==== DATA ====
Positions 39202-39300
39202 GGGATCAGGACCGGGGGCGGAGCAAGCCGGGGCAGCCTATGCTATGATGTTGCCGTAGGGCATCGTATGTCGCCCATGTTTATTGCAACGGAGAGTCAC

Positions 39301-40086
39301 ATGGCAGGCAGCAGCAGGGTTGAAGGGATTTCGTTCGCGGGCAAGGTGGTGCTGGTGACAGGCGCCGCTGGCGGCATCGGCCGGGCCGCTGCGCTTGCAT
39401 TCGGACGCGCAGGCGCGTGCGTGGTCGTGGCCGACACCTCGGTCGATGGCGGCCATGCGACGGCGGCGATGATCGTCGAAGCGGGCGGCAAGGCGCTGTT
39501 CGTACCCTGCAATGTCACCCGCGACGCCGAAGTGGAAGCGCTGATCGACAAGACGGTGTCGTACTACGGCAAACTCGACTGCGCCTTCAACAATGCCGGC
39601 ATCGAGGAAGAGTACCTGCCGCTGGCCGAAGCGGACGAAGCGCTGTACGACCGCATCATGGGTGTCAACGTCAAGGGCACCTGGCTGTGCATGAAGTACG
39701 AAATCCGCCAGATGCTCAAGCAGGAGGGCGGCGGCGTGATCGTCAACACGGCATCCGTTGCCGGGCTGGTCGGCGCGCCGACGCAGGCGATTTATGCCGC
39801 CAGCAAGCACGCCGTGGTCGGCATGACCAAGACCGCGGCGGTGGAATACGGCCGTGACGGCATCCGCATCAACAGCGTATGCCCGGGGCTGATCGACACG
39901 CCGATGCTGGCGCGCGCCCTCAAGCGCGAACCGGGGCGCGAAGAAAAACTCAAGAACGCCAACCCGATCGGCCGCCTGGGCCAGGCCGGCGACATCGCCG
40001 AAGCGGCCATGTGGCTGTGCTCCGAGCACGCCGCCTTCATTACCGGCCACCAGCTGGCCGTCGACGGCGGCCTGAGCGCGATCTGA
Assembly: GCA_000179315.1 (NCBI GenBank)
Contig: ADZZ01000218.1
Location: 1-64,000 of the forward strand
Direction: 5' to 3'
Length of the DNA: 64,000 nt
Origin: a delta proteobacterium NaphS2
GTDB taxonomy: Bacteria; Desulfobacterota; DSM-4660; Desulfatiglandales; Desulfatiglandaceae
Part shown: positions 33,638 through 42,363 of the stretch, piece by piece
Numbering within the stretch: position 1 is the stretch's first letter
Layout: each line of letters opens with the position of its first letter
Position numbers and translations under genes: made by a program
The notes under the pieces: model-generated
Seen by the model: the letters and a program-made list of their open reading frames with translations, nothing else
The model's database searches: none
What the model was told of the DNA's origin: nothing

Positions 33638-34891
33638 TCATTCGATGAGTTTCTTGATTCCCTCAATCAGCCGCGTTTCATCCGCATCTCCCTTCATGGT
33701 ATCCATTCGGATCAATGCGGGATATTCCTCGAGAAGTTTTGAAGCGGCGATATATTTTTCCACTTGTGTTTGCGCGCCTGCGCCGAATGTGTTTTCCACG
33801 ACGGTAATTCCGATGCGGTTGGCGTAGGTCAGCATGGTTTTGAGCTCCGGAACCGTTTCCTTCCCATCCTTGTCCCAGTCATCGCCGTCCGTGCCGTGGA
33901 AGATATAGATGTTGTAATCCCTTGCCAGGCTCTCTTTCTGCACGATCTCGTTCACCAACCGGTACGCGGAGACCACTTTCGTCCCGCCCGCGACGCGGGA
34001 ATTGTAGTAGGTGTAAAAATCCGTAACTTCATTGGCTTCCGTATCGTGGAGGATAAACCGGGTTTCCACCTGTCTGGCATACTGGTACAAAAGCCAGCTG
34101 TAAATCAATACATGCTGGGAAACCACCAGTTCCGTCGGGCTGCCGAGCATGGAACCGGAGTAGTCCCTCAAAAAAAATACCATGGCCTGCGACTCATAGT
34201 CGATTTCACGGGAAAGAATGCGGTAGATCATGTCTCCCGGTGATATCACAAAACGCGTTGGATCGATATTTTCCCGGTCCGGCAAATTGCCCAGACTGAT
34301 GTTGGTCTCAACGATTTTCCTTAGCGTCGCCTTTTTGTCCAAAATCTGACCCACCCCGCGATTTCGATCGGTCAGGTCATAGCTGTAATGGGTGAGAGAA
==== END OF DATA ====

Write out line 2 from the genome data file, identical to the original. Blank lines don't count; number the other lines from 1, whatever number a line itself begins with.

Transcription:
39202 GGGATCAGGACCGGGGGCGGAGCAAGCCGGGGCAGCCTATGCTATGATGTTGCCGTAGGGCATCGTATGTCGCCCATGTTTATTGCAACGGAGAGTCAC